An Enclave of Normalcy in Fearful Baghdad
In Shiite Slum Named for His Family, Radical Cleric Offers Aid, Hope

By Sudarsan Raghavan
Washington Post Foreign Service
Tuesday, March 27, 2007

BAGHDAD -- In front of a blue metal gate, women in black abayas clutch food ration cards and exhibit a confidence rarely felt in the Iraqi capital. They will feed their families tonight. Several yards away, men sit behind wooden desks poring over hundreds of colorful folders, one each for Shiite families forced to flee their homes. Every family will be given a new life.

This busy office in the heart of the vast Shiite slum of Sadr City is not an arm of the government of Prime Minister Nouri al-Maliki. Nor is it a relief agency. It is the domain of the 33-year-old Shiite cleric Moqtada al-Sadr. Here, Sadr doles out aid to his neediest followers, from cradle to grave, filling a void in a desperately uncertain country.

"We get no help from Maliki. Only Sayyid Moqtada helps us," said Saleh al-Ghathbawi, a tall, balding clerk in a blue tracksuit, using the honorific that signifies Sadr's descent from the prophet Muhammad.

As the United States and Iraq proceed with a six-week-old security offensive to pacify the capital, Sadr's black-clad fighters have melted away. His advisers have fled to evade arrest. His own whereabouts are contested. U.S. intelligence officials say elements of his Mahdi Army militia have splintered off beyond his control.

Yet nowhere is Sadr's power more visible than in the sprawling district in eastern Baghdad that bears his family's name. Through legacy, symbolism and money, he has built up his street credentials by helping and protecting Iraq's Shiite majority. His militiamen have made Sadr City into the safest, most homogenous enclave in a capital scarred by war and ruled by a fragile government. It often appears to operate like a separate nation, where Sadr's words carry the weight of law.

The cleric's influence is everywhere. His representatives run the hospitals, the Islamic courts, the police, the municipal offices and the mosques. He pays for funerals and school books. He builds houses and controls inflation. He punishes the corrupt and those whose activities taint Islam or his privileged name.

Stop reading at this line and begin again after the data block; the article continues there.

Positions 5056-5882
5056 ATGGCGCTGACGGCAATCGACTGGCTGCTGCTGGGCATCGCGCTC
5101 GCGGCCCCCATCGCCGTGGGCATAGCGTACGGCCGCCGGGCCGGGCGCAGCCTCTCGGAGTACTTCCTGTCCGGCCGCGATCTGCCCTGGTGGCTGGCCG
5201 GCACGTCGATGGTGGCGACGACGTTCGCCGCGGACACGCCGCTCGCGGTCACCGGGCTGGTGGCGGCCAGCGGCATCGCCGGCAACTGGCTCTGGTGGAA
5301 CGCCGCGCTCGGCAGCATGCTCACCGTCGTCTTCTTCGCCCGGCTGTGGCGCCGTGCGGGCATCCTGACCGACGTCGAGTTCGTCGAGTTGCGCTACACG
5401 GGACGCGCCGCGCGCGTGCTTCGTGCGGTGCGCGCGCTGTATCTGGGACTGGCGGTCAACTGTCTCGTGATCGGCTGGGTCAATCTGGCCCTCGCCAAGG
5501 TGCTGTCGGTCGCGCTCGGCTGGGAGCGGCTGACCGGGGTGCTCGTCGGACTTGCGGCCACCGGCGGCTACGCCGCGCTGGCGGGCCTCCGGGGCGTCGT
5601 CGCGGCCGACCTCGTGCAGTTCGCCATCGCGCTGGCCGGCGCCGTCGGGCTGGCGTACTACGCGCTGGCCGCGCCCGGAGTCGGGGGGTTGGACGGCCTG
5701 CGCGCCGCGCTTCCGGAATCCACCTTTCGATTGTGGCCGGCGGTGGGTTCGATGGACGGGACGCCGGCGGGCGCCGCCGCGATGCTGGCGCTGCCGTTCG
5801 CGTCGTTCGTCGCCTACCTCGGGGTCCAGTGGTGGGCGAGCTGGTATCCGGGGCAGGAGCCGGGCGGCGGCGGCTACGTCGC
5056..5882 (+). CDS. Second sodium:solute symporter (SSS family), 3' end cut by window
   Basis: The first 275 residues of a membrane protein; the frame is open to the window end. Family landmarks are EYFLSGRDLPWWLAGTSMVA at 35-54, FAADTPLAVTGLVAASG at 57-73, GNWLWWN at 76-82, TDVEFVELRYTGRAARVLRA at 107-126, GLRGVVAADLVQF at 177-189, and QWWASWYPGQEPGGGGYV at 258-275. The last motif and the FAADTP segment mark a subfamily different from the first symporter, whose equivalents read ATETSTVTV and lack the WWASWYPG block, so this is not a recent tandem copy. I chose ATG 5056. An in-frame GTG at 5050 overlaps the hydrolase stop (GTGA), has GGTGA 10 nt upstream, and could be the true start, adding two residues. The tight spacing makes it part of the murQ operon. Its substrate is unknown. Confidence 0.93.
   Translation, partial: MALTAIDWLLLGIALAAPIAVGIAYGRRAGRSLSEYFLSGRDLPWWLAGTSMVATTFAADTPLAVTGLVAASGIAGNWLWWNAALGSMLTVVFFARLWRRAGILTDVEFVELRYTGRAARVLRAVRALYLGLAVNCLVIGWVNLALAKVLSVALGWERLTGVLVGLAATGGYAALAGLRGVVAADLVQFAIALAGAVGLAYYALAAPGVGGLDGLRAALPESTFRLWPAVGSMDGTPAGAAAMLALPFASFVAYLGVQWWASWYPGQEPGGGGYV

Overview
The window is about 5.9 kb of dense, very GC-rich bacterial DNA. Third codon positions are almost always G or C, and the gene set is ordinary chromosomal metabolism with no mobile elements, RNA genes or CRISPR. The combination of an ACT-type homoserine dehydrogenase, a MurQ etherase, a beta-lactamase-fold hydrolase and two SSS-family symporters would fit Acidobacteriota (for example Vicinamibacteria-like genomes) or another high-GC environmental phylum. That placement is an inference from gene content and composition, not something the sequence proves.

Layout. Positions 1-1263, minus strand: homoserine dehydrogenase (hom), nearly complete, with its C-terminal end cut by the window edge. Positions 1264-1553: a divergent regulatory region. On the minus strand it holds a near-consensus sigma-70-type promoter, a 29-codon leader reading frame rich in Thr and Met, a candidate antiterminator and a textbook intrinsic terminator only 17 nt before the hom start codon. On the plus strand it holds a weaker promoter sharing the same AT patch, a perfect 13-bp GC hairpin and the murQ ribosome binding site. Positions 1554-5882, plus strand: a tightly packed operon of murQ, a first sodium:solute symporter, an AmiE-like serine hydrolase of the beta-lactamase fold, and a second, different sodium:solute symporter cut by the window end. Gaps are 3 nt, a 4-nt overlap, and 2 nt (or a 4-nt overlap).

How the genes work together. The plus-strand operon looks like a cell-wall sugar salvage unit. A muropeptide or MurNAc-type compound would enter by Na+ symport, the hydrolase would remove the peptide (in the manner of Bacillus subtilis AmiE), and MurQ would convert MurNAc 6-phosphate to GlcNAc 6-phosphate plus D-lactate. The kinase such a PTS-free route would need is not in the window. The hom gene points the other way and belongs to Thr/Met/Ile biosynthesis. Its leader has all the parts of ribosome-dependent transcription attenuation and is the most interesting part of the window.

"He is our marja," said Adil Murad Ali Muhammad, a retired civil servant in a gray jacket, referring to a supreme authority on Shiite religion and law.

Yet Sadr's stronghold remains one of Baghdad's poorest areas. Banners proclaiming the Sadr name overlook open sewage canals, unpaved roads and crumbling buildings.

Revitalizing his city, Sadr representatives say, is a key motive behind the cleric's uneasy cooperation with his arch adversary, the U.S. military, in recent weeks. Several reconstruction projects, some U.S.-funded, are already underway.

"We've asked the Americans to work in Sadr City responsibly, rationally and wisely," the district's mayor, Rahim al-Darraji, said this month. "Because Sadr City represents the determination and resilience of Iraq."

With a population of about 2 million people, Sadr City is the source of Sadr's political and religious clout. That, in turn, is pivotal to the future of his community, which he hopes to represent long after U.S. troops are gone. To understand Sadr's ambitions is to understand his relationship to his city and its residents.

An Atmosphere of Trust

At one entrance into Sadr City, a banner reads: "Enter it safely. The illuminated Sadr City."

The area is home to fighters linked to death squads who have driven thousands of Sunnis from their houses. Yet children and young men play soccer here in parks with manicured grass. Crowds mingle in open-air bazaars without fear of a suicide bomber. Women walk alone to shop, while men have long conversations in outdoor cafes, a sign of normalcy that has vanished from most of Baghdad.

Built in the late 1950s to house Iraq's poor, the area was later called Saddam City. After U.S. forces toppled Saddam Hussein in 2003, it was renamed Sadr City to honor Moqtada al-Sadr's father, Mohammed Sadiq Sadr, a revered ayatollah who was assassinated in 1999 by Hussein's security forces.

Although he lacked his father's religious credentials, the younger Sadr gained popularity by melding Islam with fierce nationalism and by challenging the U.S.-led occupation.

Now, as sectarian strife transforms the nation, cleansing mixed areas, Sadr City is perhaps the best indicator of the Baghdad that is emerging from chaos. Here, Shiites walk, pray and converse, largely with other Shiites, basking in the trust afforded by mingling with their own sect.

In times of peace, Sadr's fighters are security guards, social workers, neighborhood watchmen. In times of mayhem, they become ambulance drivers, firemen and blood donors. In November, after a barrage of bombs and mortar shells killed more than 200 people in Sadr City, hundreds of militiamen took to the streets, ferrying the wounded to hospitals and dousing flames.

As day gives way to dusk, shopkeepers don't close. They turn on the lights. Everywhere else in the capital, curfew begins at 8 p.m. Not in Sadr City.

"We don't have a curfew," said shopkeeper Khadim Lilugatie, 31. "We can stay open until 1 a.m. if we want."

As he shook hands, his sleeve fell back, unveiling a tattoo on his forearm showing his allegiance to the Mahdi Army.